Mould Identification: A Virtual Self Assessment
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Unknown 13 = Histoplasma capsulatum
|A 60 year-old renal transplant patient presented with an localised cellulitic lesion on his forearm. Direct examination of biopsy tissue revealed abundant small yeast like cells and the cultures grew the fungus shown below.|
|Direct Microscopy (GMS stained tissue section)|
Tissue morphology of H. capsulatum showing numerous small narrow base budding yeast cells (1-5um diam) inside macrophages.
On Sabouraud's dextrose agar at 25C, colonies are slow growing, white or buff-brown, suede-like to cottony with a pale yellow-brown reverse. Other colony types are glabrous or verrucose, and a red pigmented strain has been noted.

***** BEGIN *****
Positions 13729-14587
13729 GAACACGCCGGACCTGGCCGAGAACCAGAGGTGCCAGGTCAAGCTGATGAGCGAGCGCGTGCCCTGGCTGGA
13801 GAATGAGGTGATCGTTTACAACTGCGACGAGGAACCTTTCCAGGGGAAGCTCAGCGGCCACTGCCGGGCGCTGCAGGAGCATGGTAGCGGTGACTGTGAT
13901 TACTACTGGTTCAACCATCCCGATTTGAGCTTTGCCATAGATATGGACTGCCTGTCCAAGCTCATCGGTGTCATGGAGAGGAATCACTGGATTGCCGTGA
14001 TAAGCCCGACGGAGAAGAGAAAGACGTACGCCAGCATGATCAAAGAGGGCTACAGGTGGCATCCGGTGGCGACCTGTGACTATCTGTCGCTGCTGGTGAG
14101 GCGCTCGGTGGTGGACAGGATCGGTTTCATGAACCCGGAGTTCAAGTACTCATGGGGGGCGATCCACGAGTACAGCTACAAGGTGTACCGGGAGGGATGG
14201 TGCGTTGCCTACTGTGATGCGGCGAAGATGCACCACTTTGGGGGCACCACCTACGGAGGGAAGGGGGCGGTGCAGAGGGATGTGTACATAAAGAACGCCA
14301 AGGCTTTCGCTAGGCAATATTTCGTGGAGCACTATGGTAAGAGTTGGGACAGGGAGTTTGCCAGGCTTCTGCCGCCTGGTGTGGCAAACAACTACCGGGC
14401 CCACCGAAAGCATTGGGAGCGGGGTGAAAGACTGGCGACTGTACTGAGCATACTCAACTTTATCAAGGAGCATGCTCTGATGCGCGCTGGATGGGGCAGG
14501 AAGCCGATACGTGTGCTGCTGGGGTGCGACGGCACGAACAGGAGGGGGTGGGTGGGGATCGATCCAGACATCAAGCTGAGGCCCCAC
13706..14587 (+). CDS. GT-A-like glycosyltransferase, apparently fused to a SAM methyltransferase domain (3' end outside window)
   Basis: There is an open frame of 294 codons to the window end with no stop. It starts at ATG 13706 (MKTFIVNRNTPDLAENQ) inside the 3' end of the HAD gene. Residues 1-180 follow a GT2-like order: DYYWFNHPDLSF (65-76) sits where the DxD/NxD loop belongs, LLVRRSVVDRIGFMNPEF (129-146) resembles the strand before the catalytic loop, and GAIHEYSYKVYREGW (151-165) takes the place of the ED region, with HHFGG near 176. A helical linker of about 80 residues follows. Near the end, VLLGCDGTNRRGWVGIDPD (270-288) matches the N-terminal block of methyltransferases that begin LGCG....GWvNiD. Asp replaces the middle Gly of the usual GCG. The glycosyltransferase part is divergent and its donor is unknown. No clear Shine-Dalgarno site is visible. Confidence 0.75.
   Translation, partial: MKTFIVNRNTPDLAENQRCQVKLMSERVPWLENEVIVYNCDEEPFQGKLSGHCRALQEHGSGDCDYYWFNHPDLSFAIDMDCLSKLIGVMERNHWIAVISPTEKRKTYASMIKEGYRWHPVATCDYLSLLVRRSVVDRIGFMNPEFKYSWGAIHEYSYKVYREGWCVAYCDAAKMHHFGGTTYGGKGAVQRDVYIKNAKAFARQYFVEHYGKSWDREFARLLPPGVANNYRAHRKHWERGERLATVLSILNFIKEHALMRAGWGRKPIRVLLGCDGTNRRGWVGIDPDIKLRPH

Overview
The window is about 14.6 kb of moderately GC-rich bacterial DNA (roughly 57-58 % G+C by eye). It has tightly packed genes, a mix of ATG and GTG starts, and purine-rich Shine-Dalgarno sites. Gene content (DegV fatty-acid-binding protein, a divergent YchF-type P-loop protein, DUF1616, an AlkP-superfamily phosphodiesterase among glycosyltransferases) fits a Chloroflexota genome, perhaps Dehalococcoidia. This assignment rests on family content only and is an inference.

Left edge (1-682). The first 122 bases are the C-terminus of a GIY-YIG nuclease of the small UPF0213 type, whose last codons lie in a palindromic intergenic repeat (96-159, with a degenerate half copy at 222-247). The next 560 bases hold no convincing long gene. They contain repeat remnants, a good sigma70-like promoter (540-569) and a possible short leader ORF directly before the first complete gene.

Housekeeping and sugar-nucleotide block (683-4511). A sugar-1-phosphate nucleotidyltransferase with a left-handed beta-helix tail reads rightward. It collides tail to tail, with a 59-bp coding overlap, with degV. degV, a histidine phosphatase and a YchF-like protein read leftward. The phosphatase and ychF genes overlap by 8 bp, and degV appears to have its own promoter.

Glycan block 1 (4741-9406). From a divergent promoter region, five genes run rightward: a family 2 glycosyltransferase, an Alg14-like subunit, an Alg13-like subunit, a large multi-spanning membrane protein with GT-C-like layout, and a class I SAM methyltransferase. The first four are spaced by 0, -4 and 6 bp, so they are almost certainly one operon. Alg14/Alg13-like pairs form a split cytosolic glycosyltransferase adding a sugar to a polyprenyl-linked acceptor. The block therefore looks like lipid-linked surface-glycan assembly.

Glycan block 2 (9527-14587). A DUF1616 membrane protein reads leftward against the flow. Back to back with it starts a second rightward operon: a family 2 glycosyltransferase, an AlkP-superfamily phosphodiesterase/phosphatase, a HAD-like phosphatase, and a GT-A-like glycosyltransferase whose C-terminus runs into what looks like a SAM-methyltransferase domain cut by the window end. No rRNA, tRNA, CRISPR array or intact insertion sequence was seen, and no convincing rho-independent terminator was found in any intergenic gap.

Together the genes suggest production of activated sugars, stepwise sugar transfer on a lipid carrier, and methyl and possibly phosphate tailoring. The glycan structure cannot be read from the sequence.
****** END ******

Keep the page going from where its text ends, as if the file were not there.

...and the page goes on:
Microscopic morphology shows the presence of characteristic large (8-14 um in diameter), rounded, single-celled, tuberculate macroconidia formed on short, hyaline, undifferentiated conidiophores. Microconidia, if present, are small (2-4 um in diameter), round to pyriform and borne on short branches or directly on the sides of the hyphae. Confirmatory Exoantigen Test Exoantigen immunodiffusion plate showing positive identification of Histoplasma capsulatum. Note H and M bands of identification; EX = culture filtrate; H = Histoplasma antibody and antigen, C = Coccidioides antibody and antigen; B = Blastomyces antibody and antigen.
Histoplasma capsulatum has a world wide distribution, however, the Mississippi-Ohio River Valley in the U.S.A. is recognized as a major endemic region. Environmental isolations of the fungus have been made from soil enriched with excreta from chicken, starlings and bats.
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